Friday, July 9, 2010

What do you do to get past writer's block?

Free-form Friday

I write.

Generally, that means working on on back-story. And if that doesn't do the trick, I'll write something totally unrelated.

Writing is sometimes like a muscle. If left unused, the muscle atrophies until you're unable to use it even if you want to. One of the strategies of physical therapy is to move the muscle until it relearns its range of motion.* In a similar fashion, you need to keep putting words together until you are no longer conscious of the process if you've had a writing injury.

It's also necessary to understand that, fundamentally, the block is fear: fear that you'll write something wrong, or something that doesn't fit, or something that is not up to par with your previous efforts, or that no one likes, or that doesn't come close to the pictures in your head, or ... (you see how this list could go on indefinitely).

Fear is debilitating unless you can set it aside--not ignore it or wish it away, but set it aside. Acknowledge your fears and then move on.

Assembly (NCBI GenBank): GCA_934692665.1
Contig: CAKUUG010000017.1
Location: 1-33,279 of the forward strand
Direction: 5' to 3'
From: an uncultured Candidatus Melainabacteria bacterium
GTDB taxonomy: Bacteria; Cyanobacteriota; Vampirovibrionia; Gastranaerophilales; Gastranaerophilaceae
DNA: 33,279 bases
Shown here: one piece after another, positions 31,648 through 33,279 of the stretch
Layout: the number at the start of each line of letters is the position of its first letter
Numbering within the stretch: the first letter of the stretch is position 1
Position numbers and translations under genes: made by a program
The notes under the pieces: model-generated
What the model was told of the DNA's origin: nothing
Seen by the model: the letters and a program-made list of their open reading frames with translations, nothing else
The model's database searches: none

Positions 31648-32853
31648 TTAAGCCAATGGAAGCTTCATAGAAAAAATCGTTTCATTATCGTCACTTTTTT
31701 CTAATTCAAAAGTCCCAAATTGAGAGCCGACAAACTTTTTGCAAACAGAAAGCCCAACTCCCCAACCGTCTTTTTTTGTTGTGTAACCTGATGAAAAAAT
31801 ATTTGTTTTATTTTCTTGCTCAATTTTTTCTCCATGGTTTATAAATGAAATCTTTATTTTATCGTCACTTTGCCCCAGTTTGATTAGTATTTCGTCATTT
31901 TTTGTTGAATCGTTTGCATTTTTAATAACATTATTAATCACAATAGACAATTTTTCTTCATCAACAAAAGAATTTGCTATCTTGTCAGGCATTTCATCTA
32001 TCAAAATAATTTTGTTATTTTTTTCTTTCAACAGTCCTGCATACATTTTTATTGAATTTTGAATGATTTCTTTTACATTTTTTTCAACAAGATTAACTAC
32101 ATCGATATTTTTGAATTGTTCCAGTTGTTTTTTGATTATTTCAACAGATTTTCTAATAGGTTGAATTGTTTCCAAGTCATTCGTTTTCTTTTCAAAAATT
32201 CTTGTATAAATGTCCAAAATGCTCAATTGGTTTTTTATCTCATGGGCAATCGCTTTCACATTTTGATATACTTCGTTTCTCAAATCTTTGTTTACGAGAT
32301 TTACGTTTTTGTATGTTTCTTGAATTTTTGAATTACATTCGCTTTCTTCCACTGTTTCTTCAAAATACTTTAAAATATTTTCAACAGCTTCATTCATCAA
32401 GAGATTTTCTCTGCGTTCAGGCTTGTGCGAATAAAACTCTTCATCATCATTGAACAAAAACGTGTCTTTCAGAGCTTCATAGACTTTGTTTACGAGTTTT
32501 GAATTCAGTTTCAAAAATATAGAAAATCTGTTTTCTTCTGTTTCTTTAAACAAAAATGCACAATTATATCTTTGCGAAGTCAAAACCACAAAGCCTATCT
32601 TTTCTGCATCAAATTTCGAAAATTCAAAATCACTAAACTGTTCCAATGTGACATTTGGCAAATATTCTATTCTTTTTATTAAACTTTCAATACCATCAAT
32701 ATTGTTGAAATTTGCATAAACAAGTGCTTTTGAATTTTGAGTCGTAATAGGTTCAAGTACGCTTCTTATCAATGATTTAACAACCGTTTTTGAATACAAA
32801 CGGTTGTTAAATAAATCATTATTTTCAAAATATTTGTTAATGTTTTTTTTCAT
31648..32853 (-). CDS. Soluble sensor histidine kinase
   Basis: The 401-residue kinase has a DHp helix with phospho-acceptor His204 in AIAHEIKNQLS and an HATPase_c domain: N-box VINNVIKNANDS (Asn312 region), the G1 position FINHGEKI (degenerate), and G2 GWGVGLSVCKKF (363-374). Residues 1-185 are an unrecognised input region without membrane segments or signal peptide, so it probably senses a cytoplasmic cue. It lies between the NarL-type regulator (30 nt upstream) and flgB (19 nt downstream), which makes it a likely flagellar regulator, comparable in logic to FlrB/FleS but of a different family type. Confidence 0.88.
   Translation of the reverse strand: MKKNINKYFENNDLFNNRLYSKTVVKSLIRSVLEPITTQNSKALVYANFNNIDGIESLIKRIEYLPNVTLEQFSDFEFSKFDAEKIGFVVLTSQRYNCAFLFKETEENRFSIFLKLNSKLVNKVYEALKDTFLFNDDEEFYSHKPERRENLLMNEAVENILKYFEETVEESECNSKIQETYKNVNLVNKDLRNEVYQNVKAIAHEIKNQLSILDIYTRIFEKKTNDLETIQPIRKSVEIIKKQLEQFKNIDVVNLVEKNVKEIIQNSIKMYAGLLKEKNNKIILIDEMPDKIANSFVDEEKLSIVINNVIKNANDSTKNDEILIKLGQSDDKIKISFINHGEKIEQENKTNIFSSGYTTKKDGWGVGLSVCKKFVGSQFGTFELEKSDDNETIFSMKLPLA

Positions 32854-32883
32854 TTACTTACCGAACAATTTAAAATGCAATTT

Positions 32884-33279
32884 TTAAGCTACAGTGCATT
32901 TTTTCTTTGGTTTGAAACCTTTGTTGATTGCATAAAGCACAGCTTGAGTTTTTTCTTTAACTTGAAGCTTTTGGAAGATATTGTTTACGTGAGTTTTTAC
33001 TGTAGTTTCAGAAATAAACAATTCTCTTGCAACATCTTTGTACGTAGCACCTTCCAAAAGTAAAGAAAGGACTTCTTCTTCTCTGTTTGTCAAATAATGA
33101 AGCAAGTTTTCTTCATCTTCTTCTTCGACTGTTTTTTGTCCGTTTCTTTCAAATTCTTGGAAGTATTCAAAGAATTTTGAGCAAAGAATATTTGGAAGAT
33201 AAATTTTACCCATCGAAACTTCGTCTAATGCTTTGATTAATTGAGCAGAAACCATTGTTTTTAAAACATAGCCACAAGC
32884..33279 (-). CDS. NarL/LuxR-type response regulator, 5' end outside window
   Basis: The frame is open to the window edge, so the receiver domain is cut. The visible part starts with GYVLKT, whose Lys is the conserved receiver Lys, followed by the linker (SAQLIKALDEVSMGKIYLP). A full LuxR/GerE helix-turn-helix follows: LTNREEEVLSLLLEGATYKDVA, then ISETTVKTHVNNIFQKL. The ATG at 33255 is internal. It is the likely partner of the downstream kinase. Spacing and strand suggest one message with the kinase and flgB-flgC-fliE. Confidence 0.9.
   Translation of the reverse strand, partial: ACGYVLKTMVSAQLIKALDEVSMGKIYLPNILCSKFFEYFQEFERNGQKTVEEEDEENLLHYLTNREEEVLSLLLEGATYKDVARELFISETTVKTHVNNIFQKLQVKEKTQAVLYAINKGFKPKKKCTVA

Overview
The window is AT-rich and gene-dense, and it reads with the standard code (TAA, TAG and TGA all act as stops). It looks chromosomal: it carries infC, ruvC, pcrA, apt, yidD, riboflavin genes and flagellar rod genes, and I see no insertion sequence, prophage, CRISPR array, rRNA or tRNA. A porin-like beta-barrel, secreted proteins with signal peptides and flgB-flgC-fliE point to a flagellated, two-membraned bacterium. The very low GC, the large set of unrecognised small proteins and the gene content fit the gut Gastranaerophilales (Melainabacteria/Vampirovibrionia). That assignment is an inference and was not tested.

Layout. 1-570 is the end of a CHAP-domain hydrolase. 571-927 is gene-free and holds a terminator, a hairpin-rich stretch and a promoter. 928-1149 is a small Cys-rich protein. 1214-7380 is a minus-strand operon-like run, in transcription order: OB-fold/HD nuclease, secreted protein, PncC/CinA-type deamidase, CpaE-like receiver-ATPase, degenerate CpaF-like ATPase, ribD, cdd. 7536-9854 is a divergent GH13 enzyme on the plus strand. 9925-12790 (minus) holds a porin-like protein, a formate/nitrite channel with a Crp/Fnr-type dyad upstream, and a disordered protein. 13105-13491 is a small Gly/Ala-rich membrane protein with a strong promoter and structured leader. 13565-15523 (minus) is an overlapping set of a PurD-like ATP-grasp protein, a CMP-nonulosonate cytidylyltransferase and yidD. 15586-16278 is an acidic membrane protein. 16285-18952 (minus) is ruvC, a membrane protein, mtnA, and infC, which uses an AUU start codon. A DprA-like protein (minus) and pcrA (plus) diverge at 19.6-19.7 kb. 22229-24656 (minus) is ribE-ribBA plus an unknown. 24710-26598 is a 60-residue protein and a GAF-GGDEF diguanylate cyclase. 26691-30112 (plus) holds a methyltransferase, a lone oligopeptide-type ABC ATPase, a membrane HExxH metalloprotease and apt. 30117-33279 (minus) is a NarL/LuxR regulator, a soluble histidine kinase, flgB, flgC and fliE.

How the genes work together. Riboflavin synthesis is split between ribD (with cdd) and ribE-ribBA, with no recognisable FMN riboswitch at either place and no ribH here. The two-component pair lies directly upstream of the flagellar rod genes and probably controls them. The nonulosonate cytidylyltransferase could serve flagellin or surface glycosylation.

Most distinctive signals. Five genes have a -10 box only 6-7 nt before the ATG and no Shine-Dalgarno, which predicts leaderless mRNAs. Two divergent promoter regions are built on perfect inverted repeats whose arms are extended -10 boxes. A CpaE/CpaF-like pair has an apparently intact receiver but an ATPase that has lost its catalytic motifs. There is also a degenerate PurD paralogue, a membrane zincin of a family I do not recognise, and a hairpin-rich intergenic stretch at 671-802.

The best way to overcome fear in writing is to plunge ahead, going boldly (not boldly going if you care about split infinitives), carried by the faith that at some point you'll look back on the trail of words in your wake and realize that it's pretty good stuff. I'm often pleasantly surprised when I look at something, after I've gotten a bit of distance from the piece, to find that it's better than I thought--not in the general sense that it's ready for public consumption but in the specific sense that my fears about the piece were unfounded.

* Physical therapy, for those of you who haven't enjoyed that particular experience, is mostly painful. After all, you're constantly pressing up against the limits created by your injury. Confronting the pain is an important part of getting past writer's block.

Image: Photography by BJWOK /

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